IN MANY WAYS there are no problems that are more difficult to think through and therefore live through for the late 20th-century Christian of liberal sensibilities than those raised by the idea of petitionary prayer. In depicting the way we are caught both by mechanistic images of a scientific, closed universe and by our deistic sense that God not only will not but cannot break God's own natural laws, Ronald Goetz describes our dilemma very well. He is equally helpful when he points to our concern that to pray for ourselves or for those close to us may somehow be unethical because it seems to be asking for favored treatment by God. Finally, he states boldly what he believes may be our most painful fear of all, that if we take petitionary prayer seriously, we will find ourselves praying to a God who really is an Unjust Judge: arbitrary and heartless.
Goetz goes on to insist, however, that, as Christians, we cannot reject petitionary prayer outright. Jesus himself prayed that way, after all, and he taught his disciples to pray that way as well. Furthermore, as Goetz points out, if we are to be able to trust that we ourselves have real freedom, and thus ultimately a hope for our own redemption then we also have to be able to believe that God is not so bound by the natural laws of the universe that God cannot intervene on our behalf.
Goetz believes that the solution to our problems lies, first, in our acceptance of the utter sovereignty of God whose benevolent rule is always punctuated by great periods of baffling, painful silence, which even Jesus experienced on the cross, and, second, in our acknowledgment that, while most of our prayers may not appear to be answered, the ones that are answered come to us as signs and promises of our ultimate redemption. Goetz concludes that, though we do not understand it, as Christians we must affirm that the Lord God is Lord indeed, and God rules the world "in consultation with those who pray." Thus, we should not only feel free to pray prayers of petition for ourselves and the world; we are actually obligated so to pray.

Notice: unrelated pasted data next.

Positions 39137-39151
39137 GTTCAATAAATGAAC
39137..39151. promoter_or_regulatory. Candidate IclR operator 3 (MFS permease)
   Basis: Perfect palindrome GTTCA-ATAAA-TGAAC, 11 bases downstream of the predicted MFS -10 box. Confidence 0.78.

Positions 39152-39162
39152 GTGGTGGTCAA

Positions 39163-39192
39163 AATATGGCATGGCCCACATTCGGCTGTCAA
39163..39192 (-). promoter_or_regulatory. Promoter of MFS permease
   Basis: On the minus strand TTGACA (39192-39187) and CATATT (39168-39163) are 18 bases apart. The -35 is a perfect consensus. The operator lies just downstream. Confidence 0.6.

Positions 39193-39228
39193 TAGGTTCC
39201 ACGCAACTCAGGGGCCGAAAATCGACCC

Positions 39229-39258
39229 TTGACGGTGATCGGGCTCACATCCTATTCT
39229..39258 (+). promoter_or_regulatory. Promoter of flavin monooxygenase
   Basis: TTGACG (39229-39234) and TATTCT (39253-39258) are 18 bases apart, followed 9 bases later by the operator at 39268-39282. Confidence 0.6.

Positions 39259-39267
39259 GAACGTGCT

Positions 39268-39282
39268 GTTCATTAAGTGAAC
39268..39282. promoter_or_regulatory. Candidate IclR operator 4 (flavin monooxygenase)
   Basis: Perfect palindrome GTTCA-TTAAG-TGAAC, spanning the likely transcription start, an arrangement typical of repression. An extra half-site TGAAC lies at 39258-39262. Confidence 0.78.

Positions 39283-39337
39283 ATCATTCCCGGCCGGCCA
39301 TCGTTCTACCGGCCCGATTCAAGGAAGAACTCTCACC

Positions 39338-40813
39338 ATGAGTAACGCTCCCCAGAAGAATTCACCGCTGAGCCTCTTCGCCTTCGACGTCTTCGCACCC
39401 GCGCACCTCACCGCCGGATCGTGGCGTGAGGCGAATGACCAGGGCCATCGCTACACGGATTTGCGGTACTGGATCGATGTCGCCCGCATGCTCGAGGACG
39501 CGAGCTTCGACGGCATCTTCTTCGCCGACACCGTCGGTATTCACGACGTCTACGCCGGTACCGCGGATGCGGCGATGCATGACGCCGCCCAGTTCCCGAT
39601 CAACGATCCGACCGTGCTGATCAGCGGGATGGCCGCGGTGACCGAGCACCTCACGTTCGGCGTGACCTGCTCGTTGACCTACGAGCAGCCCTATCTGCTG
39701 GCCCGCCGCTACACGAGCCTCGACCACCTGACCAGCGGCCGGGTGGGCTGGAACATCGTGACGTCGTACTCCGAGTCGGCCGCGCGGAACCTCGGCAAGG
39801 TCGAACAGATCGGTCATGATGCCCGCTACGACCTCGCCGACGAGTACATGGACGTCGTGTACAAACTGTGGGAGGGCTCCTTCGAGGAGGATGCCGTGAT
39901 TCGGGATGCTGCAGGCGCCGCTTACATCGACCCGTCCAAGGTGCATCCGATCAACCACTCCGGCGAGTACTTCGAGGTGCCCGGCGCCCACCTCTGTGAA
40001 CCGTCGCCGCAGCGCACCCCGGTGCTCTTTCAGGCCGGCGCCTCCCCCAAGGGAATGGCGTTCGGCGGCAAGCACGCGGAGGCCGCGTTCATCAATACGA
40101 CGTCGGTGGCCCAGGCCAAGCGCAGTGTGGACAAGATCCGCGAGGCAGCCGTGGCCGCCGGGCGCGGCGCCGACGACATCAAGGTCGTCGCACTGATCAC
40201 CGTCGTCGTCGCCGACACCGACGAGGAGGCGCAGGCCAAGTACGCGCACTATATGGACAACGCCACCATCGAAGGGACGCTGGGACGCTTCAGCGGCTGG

I find a great deal in Goetz's essay that illuminates my understanding of petitionary prayer, particularly his analysis of what in our modern setting keeps us from trusting it; his argument that our human freedom depends upon God's own freedom; his point about how odd it is that we are able to believe that God changes minds but not bodies, while we insist on the unity of body and soul; and, finally, his insistence that Jesus himself petitioned God and taught us to pray that way too.
What I don't find helpful, however true it might be to a large portion of Christian tradition, is Goetz's image of God as an all powerful but mostly aloof and subtle sovereign who nevertheless shares the rule of the world with human beings. How can I possibly pray to such a distant, impersonal God out of anything other than duty? Goetz's God is not a God in whom I can trust. I cannot love this God in any but the most abstract manner. Nor, on the other hand, can I make sense of an all-powerful, distant God who consults me on the proper running of the universe.
A more helpful image for my own understanding of petitionary prayer is one that is almost the opposite of Goetz's: that of friendship with God. The notion of friendship with God is fundamental in the early literature on the Christian life. Irenaeus in the second century speaks of human beings as having originally been created to be companions of God. Friendship with God is well illustrated in the Sayings of the Fathers of the Egyptian desert, and both the fourth-century Gregory of Nyssa (following his brother Basil) and the fifth-century Theodoret of Cyrrhus describe friendship with God as the goal of growth in the Christian life.
That we are called to friendship with God is not only a patristic idea; it is also biblical. In 2 Chronicles 20:7, Isaiah 41:8 and James 2:23 …